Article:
“Ma’am can you sign this paper?”
I noticed that it was The release form. You know, the one that releases the hospital of all liability just in case you happen to DIE! I had to specify if I had a living will and then I had to specify who could make all life-saving decisions for me. Would Dave really keep me alive or would he just tell them to pull the plug? Such decisions! While I was beginning to freak out the cute little registration guy, who had very stylish hair, I might add, continued,
“And will you sign this form, so I can bill the anesthesiologist?”
I seriously began to sweat and then I played back the conversation I had with the nurse in radiology yesterday. She mentioned absolutely nothing about anesthesia. “No, this can’t be. Me and anesthesia, we don’t mix.” I tried to put anesthesia out of my mind while Dave and I made our way over to radiology.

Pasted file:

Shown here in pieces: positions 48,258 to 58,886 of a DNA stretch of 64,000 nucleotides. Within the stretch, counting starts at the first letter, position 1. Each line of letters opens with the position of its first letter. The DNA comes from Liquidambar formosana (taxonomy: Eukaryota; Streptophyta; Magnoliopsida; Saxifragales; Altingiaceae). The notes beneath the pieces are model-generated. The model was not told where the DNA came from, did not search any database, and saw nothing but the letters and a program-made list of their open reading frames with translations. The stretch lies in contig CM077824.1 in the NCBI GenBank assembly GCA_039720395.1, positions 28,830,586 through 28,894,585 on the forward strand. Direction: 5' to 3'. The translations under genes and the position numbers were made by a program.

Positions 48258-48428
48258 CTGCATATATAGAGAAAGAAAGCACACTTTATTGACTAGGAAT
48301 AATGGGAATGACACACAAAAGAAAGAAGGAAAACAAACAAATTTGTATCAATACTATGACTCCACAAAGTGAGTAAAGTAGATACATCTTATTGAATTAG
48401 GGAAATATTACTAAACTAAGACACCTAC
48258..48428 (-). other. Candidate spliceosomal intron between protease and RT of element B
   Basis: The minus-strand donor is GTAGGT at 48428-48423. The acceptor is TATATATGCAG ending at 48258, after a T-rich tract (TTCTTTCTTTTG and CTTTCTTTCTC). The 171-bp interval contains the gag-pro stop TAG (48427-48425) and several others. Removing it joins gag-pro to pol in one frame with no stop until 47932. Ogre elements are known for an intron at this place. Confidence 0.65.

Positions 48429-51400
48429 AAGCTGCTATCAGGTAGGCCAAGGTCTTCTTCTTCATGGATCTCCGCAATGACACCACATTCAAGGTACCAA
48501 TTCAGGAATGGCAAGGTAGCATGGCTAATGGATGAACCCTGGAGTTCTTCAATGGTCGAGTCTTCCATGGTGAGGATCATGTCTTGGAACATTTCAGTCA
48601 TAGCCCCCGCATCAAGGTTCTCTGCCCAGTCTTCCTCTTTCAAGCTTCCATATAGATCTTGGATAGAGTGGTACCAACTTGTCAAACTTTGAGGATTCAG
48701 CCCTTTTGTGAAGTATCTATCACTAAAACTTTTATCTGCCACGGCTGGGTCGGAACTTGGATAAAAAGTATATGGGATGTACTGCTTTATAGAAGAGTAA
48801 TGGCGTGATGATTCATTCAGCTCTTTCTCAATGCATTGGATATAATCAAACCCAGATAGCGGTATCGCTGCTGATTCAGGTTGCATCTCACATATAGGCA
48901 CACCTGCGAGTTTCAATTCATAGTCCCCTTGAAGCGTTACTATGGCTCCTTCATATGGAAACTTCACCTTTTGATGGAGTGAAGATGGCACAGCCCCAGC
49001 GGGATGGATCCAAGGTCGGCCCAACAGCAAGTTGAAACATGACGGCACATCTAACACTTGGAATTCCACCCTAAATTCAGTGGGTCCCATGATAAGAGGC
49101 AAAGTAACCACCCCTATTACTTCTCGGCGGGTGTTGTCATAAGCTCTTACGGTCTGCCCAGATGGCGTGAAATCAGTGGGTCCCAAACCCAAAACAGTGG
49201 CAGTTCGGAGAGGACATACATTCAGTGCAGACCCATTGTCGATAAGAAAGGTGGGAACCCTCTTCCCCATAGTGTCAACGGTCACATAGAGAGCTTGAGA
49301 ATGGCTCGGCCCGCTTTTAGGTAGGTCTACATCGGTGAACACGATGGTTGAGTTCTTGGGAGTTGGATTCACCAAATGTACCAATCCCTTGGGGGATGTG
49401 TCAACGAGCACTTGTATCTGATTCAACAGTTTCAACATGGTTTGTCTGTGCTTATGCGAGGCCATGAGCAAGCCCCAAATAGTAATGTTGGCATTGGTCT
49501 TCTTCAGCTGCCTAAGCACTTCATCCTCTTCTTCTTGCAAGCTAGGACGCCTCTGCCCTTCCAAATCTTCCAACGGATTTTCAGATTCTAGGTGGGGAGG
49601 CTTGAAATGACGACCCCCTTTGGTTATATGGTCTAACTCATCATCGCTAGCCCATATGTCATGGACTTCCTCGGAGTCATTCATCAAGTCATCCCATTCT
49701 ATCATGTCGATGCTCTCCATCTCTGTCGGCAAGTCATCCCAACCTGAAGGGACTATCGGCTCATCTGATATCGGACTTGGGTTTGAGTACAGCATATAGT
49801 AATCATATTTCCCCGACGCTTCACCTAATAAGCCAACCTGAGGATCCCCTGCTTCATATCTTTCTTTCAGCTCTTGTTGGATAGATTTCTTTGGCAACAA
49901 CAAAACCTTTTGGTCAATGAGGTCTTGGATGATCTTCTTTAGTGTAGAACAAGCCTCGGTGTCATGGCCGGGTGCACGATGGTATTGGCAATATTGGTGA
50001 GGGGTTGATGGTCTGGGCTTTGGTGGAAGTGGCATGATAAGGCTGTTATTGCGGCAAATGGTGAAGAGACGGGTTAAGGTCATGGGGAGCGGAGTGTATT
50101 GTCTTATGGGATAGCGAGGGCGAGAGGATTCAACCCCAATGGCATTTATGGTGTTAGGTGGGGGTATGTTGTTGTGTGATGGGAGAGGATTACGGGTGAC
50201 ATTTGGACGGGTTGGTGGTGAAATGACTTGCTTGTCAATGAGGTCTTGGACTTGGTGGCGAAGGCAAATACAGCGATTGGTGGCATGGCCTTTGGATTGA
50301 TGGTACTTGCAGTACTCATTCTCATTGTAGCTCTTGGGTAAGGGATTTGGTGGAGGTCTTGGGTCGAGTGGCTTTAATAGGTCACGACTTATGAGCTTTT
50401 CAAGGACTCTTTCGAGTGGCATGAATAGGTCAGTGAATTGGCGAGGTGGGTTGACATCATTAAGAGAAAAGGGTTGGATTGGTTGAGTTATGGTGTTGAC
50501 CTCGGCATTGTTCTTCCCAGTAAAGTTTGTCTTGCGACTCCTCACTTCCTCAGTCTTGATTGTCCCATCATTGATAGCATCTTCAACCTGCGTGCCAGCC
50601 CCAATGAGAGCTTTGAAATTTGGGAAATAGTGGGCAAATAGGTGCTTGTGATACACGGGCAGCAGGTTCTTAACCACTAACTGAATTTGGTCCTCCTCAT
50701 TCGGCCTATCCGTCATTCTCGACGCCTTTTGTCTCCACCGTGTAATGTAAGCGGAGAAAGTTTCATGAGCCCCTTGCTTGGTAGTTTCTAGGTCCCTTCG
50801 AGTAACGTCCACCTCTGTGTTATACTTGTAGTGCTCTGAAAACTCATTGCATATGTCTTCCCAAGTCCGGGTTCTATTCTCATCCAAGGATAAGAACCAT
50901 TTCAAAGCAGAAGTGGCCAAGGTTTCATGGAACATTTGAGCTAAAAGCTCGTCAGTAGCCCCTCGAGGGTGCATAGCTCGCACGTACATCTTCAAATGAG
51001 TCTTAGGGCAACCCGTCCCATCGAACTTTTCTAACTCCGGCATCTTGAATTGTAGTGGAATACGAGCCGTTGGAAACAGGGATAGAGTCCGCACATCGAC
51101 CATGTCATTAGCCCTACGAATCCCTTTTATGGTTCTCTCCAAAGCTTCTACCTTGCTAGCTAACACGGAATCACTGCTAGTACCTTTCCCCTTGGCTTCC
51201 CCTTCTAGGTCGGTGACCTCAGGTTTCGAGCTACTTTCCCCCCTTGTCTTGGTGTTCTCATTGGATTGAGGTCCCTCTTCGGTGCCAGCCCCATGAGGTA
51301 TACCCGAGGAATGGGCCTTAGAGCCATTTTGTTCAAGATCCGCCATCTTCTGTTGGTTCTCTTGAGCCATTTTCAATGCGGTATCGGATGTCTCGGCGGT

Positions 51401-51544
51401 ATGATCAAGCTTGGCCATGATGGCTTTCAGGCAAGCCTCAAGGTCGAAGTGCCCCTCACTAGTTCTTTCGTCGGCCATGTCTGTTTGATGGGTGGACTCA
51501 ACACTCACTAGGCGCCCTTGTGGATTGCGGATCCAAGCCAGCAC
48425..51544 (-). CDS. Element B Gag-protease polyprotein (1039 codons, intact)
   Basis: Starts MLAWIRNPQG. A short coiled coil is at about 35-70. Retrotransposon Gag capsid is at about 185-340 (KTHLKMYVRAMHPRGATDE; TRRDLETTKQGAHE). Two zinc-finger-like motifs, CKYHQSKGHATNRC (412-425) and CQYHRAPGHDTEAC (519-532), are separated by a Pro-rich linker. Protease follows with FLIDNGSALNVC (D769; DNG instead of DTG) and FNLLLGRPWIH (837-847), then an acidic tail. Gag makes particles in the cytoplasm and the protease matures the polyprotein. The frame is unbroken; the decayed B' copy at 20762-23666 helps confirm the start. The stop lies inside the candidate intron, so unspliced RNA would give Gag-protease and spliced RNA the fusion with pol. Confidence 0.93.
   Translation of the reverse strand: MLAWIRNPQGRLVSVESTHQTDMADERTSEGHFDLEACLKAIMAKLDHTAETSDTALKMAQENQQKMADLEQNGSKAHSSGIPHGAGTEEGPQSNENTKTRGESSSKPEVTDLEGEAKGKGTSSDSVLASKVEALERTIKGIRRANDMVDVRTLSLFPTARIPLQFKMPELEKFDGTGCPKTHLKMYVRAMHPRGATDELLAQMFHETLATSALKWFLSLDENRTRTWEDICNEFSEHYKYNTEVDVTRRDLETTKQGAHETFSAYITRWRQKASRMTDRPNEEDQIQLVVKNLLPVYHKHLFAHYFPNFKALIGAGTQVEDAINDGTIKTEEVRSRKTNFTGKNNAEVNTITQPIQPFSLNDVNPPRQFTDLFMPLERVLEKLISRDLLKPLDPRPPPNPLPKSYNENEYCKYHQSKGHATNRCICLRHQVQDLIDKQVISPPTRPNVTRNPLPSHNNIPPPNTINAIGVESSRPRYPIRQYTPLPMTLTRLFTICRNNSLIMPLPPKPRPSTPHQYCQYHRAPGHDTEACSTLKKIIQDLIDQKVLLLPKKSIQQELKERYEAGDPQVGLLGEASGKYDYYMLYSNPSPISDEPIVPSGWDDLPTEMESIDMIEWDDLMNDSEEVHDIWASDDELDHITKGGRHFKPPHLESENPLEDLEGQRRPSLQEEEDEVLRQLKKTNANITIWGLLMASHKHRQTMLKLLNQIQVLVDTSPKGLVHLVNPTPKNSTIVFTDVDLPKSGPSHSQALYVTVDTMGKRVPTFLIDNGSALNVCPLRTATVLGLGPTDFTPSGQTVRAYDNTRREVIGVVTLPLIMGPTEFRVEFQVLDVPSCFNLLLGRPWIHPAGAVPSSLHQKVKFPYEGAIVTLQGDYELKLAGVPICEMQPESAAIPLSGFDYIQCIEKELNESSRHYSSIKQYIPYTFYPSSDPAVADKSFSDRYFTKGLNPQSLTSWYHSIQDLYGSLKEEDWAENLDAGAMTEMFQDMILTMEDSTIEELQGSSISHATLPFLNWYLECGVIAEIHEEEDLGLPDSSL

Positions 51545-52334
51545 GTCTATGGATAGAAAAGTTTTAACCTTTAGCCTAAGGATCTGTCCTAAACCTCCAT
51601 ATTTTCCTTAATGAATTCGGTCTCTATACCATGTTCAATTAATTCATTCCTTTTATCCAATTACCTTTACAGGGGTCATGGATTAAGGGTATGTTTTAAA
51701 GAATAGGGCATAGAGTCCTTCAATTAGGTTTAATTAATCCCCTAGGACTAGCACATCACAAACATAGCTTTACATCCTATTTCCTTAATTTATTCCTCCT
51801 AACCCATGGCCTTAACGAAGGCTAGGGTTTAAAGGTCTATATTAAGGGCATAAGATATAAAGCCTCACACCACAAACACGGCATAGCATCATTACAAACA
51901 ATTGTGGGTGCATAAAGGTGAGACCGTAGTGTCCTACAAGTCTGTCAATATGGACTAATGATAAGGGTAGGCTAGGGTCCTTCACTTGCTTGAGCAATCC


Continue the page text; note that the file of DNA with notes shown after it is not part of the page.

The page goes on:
In front of the Radiology Reception desk, I handed my papers to the receptionist. Have you ever noticed all the paperwork involved in having a procedure down at the hospital? It’s crazy. The receptionist blurted a very familiar,
Both of us a little stunned, she continued,
“Don’t I know you?”
“I don’t think so.” I said.
She recovered splendidly and responded,
“Well, you seem so familiar and you have such a pretty face.”
Yes, that was absolutely the best thing for anyone to say while I was freaking out. And if for some bizarre reason, she recognizes me from this website, I want to say,
“Thank you. Your kind words and flattery made my morning.”